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Neil Swainson Quintet: 49th Parallel (Real to Reel)

A review of the re-release of the bassist's album featuring Woody Shaw and Joe Henderson

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Neil Swainson: 49th Parallel
The cover of 49th Parallel by Neil Swainson

With an archival jazz release, you need the backstory. The Real to Reel label is diligent about backstories. In 1987, Neil Swainson, a first-call bassist on the Toronto jazz scene, made an ambitious plan for his first (and to date only) album as a leader: Hire trumpeter Woody Shaw (with whom Swainson had gigged) and tenor saxophonist Joe Henderson (whom he had never met). Use reliable, familiar Canadians in the rhythm section (pianist Gary Williamson, drummer Jerry Fuller). Write some tunes with openings for bass solos.

It came together on May 2 and 3, 1987, at Studio 306 in Toronto. Henderson was a no-show on May 2. (He was famous for such behavior.) He appears on four of the seven tracks. All seven are terrific. The CD came out on the Concord label in 1988. This re-release on CD, LP, and download has one new track, “Labyrinth.”

Shaw was functionally blind at the time of the recording. (He would be dead two years later, at 44.) He could not see to read music and had to learn the tunes by rote. He plays his ass off. From his first fanfare and flourish on the opening title track, he commands attention. Every solo he takes is full of soaring songs within songs.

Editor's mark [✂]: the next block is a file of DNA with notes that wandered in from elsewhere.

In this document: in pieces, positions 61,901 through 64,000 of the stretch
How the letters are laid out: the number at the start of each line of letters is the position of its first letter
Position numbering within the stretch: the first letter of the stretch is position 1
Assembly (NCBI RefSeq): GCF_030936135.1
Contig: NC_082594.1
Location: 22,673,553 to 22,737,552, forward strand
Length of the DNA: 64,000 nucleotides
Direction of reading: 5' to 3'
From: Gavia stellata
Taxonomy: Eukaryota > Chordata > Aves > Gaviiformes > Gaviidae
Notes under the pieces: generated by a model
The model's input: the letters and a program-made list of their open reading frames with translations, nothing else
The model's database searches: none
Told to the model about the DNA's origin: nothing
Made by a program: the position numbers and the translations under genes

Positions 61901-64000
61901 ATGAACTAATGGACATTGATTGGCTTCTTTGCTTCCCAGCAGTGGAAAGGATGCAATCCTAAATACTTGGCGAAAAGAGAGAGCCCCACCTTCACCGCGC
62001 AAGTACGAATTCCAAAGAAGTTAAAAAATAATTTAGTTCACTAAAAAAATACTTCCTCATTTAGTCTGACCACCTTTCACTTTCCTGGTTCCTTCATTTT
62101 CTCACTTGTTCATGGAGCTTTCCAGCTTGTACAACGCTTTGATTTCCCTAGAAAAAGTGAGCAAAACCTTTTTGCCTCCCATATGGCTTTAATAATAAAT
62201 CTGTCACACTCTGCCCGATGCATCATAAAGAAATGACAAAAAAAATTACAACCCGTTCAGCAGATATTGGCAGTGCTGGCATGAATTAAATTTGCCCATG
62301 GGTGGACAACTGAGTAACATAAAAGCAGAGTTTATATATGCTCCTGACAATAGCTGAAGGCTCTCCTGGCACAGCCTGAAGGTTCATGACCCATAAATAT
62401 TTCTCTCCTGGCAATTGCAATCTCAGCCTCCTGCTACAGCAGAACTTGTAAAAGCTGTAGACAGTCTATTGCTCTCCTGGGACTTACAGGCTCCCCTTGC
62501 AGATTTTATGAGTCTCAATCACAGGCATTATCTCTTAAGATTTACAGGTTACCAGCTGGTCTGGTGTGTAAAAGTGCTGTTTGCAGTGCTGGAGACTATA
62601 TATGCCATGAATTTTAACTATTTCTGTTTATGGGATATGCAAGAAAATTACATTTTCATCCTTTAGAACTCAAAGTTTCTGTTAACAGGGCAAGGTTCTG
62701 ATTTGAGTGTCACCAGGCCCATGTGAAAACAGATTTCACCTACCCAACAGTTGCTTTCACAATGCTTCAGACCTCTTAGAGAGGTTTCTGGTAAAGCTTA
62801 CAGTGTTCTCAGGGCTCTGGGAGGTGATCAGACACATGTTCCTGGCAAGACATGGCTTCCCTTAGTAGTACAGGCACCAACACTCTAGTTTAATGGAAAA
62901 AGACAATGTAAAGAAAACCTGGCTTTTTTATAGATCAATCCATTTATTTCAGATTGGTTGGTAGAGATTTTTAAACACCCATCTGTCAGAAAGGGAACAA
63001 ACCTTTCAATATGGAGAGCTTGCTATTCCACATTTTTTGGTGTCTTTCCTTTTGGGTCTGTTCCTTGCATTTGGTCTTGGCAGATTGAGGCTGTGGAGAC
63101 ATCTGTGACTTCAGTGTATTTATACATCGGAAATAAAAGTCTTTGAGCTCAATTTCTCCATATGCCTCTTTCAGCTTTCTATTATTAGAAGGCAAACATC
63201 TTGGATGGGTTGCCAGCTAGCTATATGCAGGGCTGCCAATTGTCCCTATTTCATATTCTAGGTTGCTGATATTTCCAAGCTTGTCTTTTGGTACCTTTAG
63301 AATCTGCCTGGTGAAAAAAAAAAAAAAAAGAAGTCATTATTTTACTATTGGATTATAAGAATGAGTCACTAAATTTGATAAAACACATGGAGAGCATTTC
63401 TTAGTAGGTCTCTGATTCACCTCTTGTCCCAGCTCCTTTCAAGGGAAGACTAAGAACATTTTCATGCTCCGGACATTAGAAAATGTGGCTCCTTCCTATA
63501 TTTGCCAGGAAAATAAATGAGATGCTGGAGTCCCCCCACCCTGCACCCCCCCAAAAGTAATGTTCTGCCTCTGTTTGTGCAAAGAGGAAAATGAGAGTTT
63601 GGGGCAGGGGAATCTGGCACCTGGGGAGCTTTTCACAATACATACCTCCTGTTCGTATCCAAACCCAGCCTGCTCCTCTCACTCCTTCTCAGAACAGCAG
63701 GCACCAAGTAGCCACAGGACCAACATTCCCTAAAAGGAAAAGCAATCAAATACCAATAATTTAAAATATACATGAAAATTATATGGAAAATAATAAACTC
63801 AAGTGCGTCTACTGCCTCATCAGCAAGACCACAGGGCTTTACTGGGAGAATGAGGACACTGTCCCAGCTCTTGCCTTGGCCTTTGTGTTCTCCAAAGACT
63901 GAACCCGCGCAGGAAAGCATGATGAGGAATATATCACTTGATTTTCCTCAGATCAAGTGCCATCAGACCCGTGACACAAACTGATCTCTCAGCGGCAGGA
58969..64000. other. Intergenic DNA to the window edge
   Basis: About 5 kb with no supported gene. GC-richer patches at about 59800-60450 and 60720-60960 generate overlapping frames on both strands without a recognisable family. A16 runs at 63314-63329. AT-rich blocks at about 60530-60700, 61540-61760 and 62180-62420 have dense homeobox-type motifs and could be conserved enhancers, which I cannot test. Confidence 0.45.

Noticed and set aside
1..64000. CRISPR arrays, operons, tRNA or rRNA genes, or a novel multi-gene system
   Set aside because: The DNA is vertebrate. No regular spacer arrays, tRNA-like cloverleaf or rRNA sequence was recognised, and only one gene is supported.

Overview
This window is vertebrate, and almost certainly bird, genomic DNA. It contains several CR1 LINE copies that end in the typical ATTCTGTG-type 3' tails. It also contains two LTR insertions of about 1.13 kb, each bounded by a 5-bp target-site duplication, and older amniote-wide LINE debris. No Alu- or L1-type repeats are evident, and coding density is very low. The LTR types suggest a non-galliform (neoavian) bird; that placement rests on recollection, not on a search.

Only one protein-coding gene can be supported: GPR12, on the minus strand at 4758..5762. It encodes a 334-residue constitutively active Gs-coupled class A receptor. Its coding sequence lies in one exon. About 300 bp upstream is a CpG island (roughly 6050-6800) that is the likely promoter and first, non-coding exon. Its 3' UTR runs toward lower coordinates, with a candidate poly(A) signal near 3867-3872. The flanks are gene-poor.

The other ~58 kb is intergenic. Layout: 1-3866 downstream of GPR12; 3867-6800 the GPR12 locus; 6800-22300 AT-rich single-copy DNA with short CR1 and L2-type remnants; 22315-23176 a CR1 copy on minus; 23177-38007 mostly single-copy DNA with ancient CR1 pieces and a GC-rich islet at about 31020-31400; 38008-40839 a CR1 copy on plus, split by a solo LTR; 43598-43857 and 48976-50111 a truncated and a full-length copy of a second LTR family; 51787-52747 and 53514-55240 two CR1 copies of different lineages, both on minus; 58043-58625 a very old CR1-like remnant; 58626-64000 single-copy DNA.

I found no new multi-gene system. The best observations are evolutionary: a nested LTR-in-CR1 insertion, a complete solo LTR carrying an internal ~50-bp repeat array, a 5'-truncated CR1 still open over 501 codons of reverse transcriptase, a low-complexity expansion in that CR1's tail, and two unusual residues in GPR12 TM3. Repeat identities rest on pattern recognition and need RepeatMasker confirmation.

On the pieces with both horns, Henderson solos first. He always veers away from the centers of Swainson’s compositions (which are interesting and intelligent) and plays the edges. The high point is the only ballad, “Don’t Hurt Yourself.” Swainson gives it entirely to Henderson, who meanders around in it for almost nine minutes. He sounds voluptuous yet casual, as if he’s been playing the tune his whole life. In fact, Swainson showed it to him on piano in the studio, right before the first and only take.


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Originally Published

Thomas Conrad

Thomas Conrad has a BA from the University of Utah and an MA from the University of Iowa (where he attended the Writers Workshop). He taught English at Central State University in Ohio, then left the academic world for the private sector. His affiliation with publications such as JazzTimes, Stereophile, The New York City Jazz Record and DownBeat has enabled him to sustain active involvement in two of his passions: music and writing.